A little more than an hour later, I spent the better part of 30 seconds under the same desk while the place got its ass kicked by the 5.1 that followed, again just a bare few miles away from where I'm sitting when I'm home. And I wondered if I had a handy set of clean undershorts.

Today it's mainly been just a drill, and the results were, thank a merciful God, extremely minor in the grand scheme.

The upsides are that the roof and walls are fine, the stuff I keep on hand was sufficient, and even a far worse shake would have likely been something I could've handled. (Still need more clean undershorts though.)

The downsides are that I really, really hate this stuff, because you never know a moderate small quake is either of those things until it finally stops (and thirty seconds of rocking and rumbling under furniture is a long time to wonder about that, believe me), because the little ones and the big ones start out exactly the same. The big ones just keep building and going on until you're pretty certain you're in deep doodoo. Ask me how I know.

So for last night, my issue was unfortunate proximity to ground zero.
That, and dozens of random noticeable aftershocks, including the 9:02 AM one that provided today's wake up alarm. That's all normal, and they'll continue with diminishing frequency into the next week. (And having gone through 2 bigger ones, which IMHO gives one a mild but permanent case of TSD, not PTSD, because it's never "Post-" until you die, in this case.)

The cat isn't liking things any better, having tried to climb into me during last night's festivities, adopting the spot beneath the chair I'm in now as her default Safety Zone with each follow-up shake, and generally regarding the entire world with suspicion with each additional aftershock.

So wherever you are, and whatever the regional problem is likely to be when the word "disaster" is mentioned - tornado, hurricane, earthquake, floods, severe winter storms, or what have you - do please take the time to do some proper prior planning, set back food, water, car supplies, and so on, and generally make all the preparations you reasonably can so that when things get suddenly crappy, you're part of the solution, and not part of the problem.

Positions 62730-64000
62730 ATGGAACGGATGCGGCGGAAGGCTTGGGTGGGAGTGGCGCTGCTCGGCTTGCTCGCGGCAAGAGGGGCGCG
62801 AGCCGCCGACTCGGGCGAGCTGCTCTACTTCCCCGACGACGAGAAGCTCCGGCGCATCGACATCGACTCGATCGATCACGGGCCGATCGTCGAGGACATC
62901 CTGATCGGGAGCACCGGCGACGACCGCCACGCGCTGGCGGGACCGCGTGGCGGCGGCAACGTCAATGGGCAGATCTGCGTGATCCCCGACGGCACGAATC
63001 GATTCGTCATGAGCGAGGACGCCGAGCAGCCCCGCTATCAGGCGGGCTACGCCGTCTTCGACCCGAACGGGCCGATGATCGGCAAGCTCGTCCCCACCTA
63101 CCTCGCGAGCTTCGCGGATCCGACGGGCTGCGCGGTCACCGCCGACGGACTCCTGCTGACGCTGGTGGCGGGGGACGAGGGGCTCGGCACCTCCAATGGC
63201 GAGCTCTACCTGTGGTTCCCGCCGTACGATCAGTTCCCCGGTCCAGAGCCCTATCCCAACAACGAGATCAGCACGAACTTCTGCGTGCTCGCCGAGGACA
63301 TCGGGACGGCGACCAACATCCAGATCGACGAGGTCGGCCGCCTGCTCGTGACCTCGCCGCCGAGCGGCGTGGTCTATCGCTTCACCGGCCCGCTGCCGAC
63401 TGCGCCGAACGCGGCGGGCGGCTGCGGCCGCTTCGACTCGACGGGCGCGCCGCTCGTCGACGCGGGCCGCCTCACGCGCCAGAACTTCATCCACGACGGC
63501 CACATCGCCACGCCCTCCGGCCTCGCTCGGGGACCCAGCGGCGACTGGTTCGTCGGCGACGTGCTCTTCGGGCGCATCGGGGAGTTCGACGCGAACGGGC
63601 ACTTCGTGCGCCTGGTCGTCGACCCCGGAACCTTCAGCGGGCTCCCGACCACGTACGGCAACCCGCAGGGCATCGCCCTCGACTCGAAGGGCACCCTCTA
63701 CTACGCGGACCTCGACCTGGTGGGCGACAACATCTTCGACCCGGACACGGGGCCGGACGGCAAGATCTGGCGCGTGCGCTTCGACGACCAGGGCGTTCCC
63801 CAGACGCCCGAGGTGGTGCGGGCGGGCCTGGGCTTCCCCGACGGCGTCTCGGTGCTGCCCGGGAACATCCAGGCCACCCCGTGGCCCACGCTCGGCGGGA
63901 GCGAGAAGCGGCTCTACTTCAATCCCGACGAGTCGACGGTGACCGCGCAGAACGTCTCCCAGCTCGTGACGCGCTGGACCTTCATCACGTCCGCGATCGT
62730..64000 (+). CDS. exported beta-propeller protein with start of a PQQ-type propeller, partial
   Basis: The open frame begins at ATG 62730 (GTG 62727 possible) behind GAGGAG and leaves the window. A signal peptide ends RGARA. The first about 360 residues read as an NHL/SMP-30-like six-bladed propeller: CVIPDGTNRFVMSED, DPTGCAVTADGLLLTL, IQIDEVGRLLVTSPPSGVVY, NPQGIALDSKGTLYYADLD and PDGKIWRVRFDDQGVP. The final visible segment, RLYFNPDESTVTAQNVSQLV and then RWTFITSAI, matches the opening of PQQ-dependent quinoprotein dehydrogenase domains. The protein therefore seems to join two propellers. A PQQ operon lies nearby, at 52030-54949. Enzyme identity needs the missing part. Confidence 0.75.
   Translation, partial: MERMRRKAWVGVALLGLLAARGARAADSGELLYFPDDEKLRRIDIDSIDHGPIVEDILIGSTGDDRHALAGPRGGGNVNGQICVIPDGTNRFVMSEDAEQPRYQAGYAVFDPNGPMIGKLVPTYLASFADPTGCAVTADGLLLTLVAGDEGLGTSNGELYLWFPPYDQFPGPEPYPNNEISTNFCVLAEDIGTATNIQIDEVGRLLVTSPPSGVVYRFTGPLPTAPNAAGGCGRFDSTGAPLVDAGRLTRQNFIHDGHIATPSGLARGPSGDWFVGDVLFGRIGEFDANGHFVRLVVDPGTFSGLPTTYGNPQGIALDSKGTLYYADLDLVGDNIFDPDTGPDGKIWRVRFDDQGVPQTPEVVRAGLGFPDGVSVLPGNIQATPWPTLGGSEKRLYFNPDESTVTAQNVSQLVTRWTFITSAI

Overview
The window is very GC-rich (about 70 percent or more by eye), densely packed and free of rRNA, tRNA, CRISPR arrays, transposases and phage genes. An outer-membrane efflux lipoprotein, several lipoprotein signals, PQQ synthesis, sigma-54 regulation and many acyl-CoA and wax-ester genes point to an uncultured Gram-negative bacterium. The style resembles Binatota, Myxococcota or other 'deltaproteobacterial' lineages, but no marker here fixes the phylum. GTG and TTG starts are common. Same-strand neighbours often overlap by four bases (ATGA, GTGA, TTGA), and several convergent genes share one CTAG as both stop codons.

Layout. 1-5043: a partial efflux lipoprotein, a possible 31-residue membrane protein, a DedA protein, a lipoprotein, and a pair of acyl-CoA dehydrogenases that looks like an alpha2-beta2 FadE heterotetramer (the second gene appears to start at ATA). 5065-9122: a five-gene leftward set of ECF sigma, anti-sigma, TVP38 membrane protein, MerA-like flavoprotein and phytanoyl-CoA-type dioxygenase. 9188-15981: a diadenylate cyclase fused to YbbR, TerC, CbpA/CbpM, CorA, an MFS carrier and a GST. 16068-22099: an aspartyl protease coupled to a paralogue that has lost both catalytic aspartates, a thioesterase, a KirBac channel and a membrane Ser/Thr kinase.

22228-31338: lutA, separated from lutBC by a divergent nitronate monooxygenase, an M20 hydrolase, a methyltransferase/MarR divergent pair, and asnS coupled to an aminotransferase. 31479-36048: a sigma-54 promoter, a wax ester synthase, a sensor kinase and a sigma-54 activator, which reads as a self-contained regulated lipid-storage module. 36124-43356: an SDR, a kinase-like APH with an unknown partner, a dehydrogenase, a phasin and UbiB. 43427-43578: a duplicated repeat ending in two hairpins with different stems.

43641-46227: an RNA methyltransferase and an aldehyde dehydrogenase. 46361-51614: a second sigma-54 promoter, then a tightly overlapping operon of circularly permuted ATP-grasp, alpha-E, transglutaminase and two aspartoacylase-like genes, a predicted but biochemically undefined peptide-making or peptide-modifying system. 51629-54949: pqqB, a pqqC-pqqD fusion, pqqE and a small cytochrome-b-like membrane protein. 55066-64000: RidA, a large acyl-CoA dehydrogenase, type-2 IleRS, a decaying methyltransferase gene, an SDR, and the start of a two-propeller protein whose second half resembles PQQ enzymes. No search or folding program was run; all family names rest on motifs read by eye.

Added: And BTW, that happygas they've been propagating about "72 hours" on your own is utter rose fertilizer. 72 hours isn't a disaster, it's a minor inconvenience, like Woodstock. Make your plans for successfully navigating a period of 30 days without outside resupply of the major necessities of life, and then beef it upwards over time until you're ready for a problem of multiple months. All 72 hours buys you is the certainty of living in a FEMA shelter on Day Four, which is an abysmally poor prospect. 

And don't forget a change of shorts.

Song Of The Day: AC/DC You Shook Me All Night Long

Saturday, March 22, 2014

An Embarassment Of Riches

It's television pilot season in Califrutopia.
Which means that several networks and studios will spend millions of dollars and tens of thousands of man hours to create a host of programs which, thank a merciful deity, you'll never ever see, in order to cull the stack down to a manageable number, of which all but one or two, based on historical precedent, will suck, and probably hugely.

This matters to me about as much as the weather on Jupiter, because in the meantime, I get a lot of days as a decently-remunerated and medically licensed babysitter, and the checks all clear. How many in a lot? This week has been 14 days long, so far. And just about the time I could get used to it, it will be gone, and I'll be back in the salt mines. But until then, I just got to give my bank account a transfusion that should cure the recent anemia, but a side effect of multiple 12 hour days separated by 3-5 hour nights off is that I'm sleepy, cranky, and several of the other dwarfs, none of whose names I can recall at the moment. (Bitchy? Meany? Clumsy? Stupey?...whatever)